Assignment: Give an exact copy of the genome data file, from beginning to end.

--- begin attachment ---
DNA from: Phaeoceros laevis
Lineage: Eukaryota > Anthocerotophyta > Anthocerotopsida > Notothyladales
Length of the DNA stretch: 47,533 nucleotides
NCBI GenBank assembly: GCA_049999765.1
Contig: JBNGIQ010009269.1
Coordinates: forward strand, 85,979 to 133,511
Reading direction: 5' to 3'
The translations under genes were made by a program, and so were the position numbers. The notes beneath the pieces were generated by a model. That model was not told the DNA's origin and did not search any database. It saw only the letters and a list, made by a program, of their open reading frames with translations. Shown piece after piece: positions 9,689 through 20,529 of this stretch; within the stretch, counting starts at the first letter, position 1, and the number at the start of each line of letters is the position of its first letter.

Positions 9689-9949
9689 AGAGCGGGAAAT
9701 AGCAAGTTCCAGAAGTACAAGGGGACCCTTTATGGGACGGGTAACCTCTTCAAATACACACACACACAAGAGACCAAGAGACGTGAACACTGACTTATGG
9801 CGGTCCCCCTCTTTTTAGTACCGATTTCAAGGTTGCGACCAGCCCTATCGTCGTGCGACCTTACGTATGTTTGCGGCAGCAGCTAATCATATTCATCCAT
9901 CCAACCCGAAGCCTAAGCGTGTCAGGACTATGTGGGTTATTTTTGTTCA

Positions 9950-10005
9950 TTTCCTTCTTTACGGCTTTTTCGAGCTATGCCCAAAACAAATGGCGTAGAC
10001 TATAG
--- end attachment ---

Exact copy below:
DNA from: Phaeoceros laevis
Lineage: Eukaryota > Anthocerotophyta > Anthocerotopsida > Notothyladales
Length of the DNA stretch: 47,533 nucleotides
NCBI GenBank assembly: GCA_049999765.1
Contig: JBNGIQ010009269.1
Coordinates: forward strand, 85,979 to 133,511
Reading direction: 5' to 3'
The translations under genes were made by a program, and so were the position numbers. The notes beneath the pieces were generated by a model. That model was not told the DNA's origin and did not search any database. It saw only the letters and a list, made by a program, of their open reading frames with translations. Shown piece after piece: positions 9,689 through 20,529 of this stretch; within the stretch, counting starts at the first letter, position 1, and the number at the start of each line of letters is the position of its first letter.

Positions 9689-9949
9689 AGAGCGGGAAAT
9701 AGCAAGTTCCAGAAGTACAAGGGGACCCTTTATGGGACGGGTAACCTCTTCAAATACACACACACACAAGAGACCAAGAGACGTGAACACTGACTTATGG
9801 CGGTCCCCCTCTTTTTAGTACCGATTTCAAGGTTGCGACCAGCCCTATCGTCGTGCGACCTTACGTATGTTTGCGGCAGCAGCTAATCATATTCATCCAT
9901 CCAACCCGAAGCCTAAGCGTGTCAGGACTATGTGGGTTATTTTTGTTCA

Positions 9950-10005
9950 TTTCCTTCTTTACGGCTTTTTCGAGCTATGCCCAAAACAAATGGCGTAGAC
10001 TATAG